"What the heck does stroke and stroke-width have to do with animating the SVG," you might think. And you're right (partially πŸ˜‰). We're going to animate neither of those properties but they do need to be present on the path for the animation to make sense. If the path would only have the fill property (something like background in HTML) and not stroke, we wouldn't be able to animate it.

Now that we've learnt about the prerequisites for the animation, let's move on and learn about another two properties (and these will actually be directly involved in the animation)–stroke-dasharray and stroke-dashoffset.

The stroke-dasharray property is used to turn your "solid" line into a "dashed" line and defines how wide one "dash" is.

See the demonstration below. πŸ‘‡
changing dash width

You can notice that if we set the range to its max value (which is equal to the length of the checkmark), the one "dash" covers the whole checkmark. This will be the key to the animation!

The stroke-dashoffset property defines how much "shifted" the "dashes" are.

Have a look. πŸ‘€πŸ‘‡
changing dash offset

You might have noticed that if you set the stroke-dasharray property equal to the length of the path (which you can get using .getTotalLength()), it appears as if there were no stroke-dasharray set at all.

But is it really the case? Well, it certainly appears so, but it doesn't mean that it's the case. Actually, the line is still dashed, but the gap in the dashes is not visible as it's "after" the end of the checkmark.

What if we, though, combined stroke-dasharray set to the length of the path with stroke-dashoffset? What would it look like? πŸ€” Let's have a look:
checkmark animating as we're changing stroke dashoffset

What?! How's that possible? It looks like what we've wanted to achieve! The checkmark is animating!

As the stroke-dashoffset changes from 0 to the length of the checkmark, the checkmark is disappearing. That's because the "gap" (which's length is also equal to the length of the checkmark) gets "before" the "dash". If the stroke-dashoffset is set to 0, only the "dash" part is visible. If it's set to the length of the checkmark, only the "gap" part is visible.

Therefore, to animate the checkmark, you have to:
1) Set its stroke-dasharray to its length (you can get it by .getTotalLength()
2) Animate its stroke-offset from the length (obtained by .getTotalLength()) to 0.

Let's do that in the next section!

Animating path in React Spring

First, we need to find out the length of the path. You can either call the .getTotalLength() function on the path element and hard-code the value, or you can use useState from React, and set the length of the path by passing a callback to the ref property:

function Checkmark() {
  const [length, setLength] = useState(null);

  return (
    <path
      ref={(ref) => {
        // The ref is `null` on component unmount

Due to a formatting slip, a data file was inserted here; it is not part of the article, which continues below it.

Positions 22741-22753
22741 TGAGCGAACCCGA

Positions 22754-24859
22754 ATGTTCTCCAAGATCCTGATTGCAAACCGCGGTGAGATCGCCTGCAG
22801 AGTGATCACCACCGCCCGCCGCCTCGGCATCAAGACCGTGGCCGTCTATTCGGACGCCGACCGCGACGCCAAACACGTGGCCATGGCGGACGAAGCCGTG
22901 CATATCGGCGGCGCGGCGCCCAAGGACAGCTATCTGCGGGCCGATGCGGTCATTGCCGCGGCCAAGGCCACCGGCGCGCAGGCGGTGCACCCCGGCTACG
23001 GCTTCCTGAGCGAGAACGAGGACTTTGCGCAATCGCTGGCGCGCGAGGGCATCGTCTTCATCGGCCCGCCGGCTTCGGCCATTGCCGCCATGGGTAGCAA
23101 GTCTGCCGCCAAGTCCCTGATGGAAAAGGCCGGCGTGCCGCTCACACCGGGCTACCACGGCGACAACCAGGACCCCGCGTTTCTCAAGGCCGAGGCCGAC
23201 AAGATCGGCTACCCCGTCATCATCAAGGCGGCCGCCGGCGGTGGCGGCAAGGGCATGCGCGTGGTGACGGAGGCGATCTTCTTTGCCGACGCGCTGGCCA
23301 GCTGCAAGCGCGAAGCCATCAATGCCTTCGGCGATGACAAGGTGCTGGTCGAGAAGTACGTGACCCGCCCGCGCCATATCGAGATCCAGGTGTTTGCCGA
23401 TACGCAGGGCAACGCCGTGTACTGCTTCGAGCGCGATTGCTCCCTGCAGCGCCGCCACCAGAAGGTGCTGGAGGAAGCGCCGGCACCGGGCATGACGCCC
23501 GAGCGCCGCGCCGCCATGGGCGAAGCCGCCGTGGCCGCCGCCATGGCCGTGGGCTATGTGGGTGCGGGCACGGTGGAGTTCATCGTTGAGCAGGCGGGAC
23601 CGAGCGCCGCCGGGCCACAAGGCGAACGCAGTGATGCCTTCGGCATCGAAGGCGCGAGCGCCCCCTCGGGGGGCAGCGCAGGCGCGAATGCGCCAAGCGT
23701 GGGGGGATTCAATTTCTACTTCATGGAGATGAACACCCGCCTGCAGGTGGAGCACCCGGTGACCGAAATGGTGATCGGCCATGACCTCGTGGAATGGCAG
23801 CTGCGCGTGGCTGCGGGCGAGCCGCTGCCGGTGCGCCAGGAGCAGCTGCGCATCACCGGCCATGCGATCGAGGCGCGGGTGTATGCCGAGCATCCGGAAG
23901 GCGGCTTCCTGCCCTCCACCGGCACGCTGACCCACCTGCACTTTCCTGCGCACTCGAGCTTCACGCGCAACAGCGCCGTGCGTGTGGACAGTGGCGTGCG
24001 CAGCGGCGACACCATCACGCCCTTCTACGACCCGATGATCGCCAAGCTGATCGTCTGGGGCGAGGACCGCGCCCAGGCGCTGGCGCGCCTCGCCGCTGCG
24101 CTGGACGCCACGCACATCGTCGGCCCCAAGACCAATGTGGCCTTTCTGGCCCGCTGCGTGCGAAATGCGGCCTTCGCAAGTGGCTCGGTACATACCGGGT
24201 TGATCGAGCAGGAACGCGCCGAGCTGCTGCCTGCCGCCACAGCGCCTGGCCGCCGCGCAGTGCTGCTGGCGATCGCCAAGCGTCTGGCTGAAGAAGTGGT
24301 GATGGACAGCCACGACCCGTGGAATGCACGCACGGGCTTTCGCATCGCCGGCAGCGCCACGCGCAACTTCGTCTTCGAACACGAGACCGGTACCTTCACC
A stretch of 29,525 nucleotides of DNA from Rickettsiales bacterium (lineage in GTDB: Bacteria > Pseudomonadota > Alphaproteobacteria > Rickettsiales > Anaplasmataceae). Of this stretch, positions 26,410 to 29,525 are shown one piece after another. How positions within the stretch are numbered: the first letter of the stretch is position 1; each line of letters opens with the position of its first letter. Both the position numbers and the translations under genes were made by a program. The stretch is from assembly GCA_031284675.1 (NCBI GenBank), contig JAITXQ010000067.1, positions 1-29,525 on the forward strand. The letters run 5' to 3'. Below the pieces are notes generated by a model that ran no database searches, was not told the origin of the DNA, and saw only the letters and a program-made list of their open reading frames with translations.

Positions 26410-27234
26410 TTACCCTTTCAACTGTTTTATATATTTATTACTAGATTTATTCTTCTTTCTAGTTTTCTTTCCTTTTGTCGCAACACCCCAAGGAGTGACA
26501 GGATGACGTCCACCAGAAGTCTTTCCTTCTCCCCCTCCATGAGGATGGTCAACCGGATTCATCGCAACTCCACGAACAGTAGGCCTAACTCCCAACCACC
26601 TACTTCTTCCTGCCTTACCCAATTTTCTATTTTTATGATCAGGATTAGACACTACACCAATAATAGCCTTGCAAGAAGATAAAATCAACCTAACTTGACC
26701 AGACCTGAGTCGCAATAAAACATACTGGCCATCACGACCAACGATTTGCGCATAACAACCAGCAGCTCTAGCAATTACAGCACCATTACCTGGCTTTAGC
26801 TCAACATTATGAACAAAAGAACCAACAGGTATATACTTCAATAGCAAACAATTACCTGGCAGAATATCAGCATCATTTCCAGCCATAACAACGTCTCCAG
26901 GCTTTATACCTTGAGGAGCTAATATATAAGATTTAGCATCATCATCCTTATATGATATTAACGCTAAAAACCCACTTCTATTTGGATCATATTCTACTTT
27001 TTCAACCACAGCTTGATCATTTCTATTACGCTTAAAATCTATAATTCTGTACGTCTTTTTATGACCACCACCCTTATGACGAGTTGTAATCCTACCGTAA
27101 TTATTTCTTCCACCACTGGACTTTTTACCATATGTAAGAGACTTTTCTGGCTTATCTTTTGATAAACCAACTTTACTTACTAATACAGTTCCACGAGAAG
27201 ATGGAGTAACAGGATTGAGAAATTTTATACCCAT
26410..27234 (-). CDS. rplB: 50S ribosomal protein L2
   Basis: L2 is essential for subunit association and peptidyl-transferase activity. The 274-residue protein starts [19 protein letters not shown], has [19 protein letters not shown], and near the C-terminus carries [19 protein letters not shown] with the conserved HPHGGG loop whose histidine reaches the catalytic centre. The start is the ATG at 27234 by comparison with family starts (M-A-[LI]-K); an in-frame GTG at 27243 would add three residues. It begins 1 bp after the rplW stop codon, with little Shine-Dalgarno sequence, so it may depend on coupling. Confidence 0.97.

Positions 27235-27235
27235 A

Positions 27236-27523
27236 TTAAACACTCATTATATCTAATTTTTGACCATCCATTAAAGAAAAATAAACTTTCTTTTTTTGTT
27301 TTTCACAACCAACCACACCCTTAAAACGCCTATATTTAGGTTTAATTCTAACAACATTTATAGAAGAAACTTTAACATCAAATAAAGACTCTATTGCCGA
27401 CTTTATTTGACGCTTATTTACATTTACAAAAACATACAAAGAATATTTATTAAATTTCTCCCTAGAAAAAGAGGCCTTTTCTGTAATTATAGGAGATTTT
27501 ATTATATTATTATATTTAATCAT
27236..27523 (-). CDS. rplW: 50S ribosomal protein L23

if (ref) {
          setLength(ref.getTotalLength());
        }
      }}
      // ...
    />
  );
}
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Next, we'll make the Checkmark accept a toggle property which will trigger the animation.

We'll also set its stroke-dasharray equal to the length that we keep track of.

Finally, we're going to animate the stroke-dashoffset. We'll use the useSpring hook for that. If the toggle is truthy, we'll set its value to 0 (the checkmark will appear). If it's falsy, we'll set it to the value of length (the total length of the checkmark) and it'll disappear.

function Checkmark({ toggle }) {
  const [length, setLength] = useState(null);
  const animatedStyle = useSpring({
    // we do *not* animating this property, we just set it up
    strokeDasharray: length,
    strokeDashoffset: toggle ? 0 : length
  });

  return (
    <animated.path
      style={animatedStyle}
      ref={(ref) => {
        // The ref is `null` on component unmount
        if (ref) {
          setLength(ref.getTotalLength());
        }
      }}
      // ...
    />
  );
}
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If you're not familiar with using useSpring, animated, and React Spring in general, check out my previous posts about animating SVGs using React!

Finally, we need to pass the toggle variable from our main Image component down to the Checkmark component.
We'll set it to false initially and use the useEffect hook together with setImmediate to set it to true once the component mounts and the checkmark length is measured (using the .getTotalLength()).

function Image() {
  const [toggle, setToggle] = useState(false);

  useEffect(() => {
    // `setImmediate` is roughly equal to `setTimeout(() => { ... }, 0)
    // Using `setToggle` without `setImmediate` breaks the animation
    // as we first need to allow for the measurement of the `path`
    // lengths using `.getTotalLength()`
    setImmediate(() => {
      setToggle(true);
    });
  }, []);

  return (
    <svg
      // ...
    >
      {/* ... */}
      <Checkmark toggle={toggle} />
    </svg>
  );
}
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(You can find the full source-code for this section on Codesandbox)